Label: Mercury KX
Released: April 29, 2022
Mastered By: Martyn Heyne
Featuring : Budapest Art Orchestra
See Also: Interview with Luke Howard (2018)
If You Like: Joep Beving, Julien Marchal, Niklas Paschburg, and Dustin O’Halloran
Earlier this year, Australian composer Luke Howard released his second solo album for Mercury KX. At the time, I wasn’t in the mood for writing. It was a bit difficult to celebrate even the most accomplished of achievements, while the world was spiralling away. That doesn’t mean, of course, that I didn’t listen to his music. Indeed, I spent a lot of time with All Of Us before, during, and after its release date, and among the many albums I have listened to in the last six months, it has been on repeat probably the most. The reason for this is pretty simple. With the combination of contemporary classical compositional elements and gentle piano with electronics wrapped in a beautiful performance from the Budapest Art Orchestra (conducted by Peter Pejtsik), Howard managed to capture a post-cinematic experience of humanity’s predicament, its vulnerability and perseverance. While the music is a reflection of this artist’s personal journey through isolation, loss, and, ultimately, destiny, it is a work in which we glimpse a little of ourselves, as at this time this “isness” is in all of us.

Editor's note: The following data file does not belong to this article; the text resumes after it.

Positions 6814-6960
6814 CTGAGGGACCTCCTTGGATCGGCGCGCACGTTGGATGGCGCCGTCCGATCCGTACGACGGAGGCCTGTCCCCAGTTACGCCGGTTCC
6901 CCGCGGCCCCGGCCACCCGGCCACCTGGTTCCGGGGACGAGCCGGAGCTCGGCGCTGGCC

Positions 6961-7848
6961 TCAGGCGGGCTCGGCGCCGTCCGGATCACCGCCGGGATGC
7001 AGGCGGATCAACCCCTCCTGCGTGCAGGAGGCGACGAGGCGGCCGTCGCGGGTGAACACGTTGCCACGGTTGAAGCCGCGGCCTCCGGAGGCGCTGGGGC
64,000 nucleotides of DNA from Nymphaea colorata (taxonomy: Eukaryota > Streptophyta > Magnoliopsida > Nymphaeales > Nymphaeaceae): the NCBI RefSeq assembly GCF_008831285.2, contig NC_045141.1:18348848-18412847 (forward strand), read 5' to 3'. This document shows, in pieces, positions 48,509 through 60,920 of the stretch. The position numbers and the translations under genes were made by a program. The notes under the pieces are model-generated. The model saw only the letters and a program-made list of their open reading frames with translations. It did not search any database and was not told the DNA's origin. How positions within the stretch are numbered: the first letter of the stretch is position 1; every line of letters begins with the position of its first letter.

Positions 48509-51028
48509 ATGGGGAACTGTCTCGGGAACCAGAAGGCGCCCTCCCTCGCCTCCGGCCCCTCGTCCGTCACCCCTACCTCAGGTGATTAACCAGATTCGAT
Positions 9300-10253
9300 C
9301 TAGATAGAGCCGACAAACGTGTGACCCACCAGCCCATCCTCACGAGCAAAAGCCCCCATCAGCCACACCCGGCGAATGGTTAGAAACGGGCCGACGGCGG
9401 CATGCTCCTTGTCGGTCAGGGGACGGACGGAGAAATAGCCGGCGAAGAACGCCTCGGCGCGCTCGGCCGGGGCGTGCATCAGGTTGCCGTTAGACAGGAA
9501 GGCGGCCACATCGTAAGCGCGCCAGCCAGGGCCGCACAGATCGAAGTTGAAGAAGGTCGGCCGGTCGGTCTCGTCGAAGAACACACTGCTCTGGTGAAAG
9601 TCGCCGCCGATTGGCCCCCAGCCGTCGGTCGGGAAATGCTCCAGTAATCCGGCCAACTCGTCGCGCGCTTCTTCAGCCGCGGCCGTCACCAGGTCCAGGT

It’s been exciting following the career of this Melbourne-based composer, from a humble pianist to twice nominated Australian Music Prize contender, and it seems that his eight-year voyage from self-released albums to productions backed by a bigger label such as Mercury KX (it’s owned by Decca after all) has really paid off. The numerous connections, opportunities, and collaborations with other artists [including an appearance of Ben Lukas Boysen with additional programming and mixing on a few of the pieces] have shaped Howard’s ability to convey a message in exquisite detail, which resonates with the vibrations of our very being and gives us hope to carry on.
Throughout the album, Howard transitions between subtle permutations of shifting sound, etched with his trademark intimacy and restraint, and applied with a palate both minimalist and expansive […] The uncanny alliance between beauty of the music and its uneasy tension is exemplified by a quiet flurry of low-tone pulses and synth loops beneath Howard’s piano imagining the feeling of anticipation and nervousness…
Howard is currently remixing the album in surround sound, and is getting ready to perform it live. He is also working on a ballet commission. And although the lockdown has not been the best gift to humanity as a whole, at least it has been fruitful for others. 🙂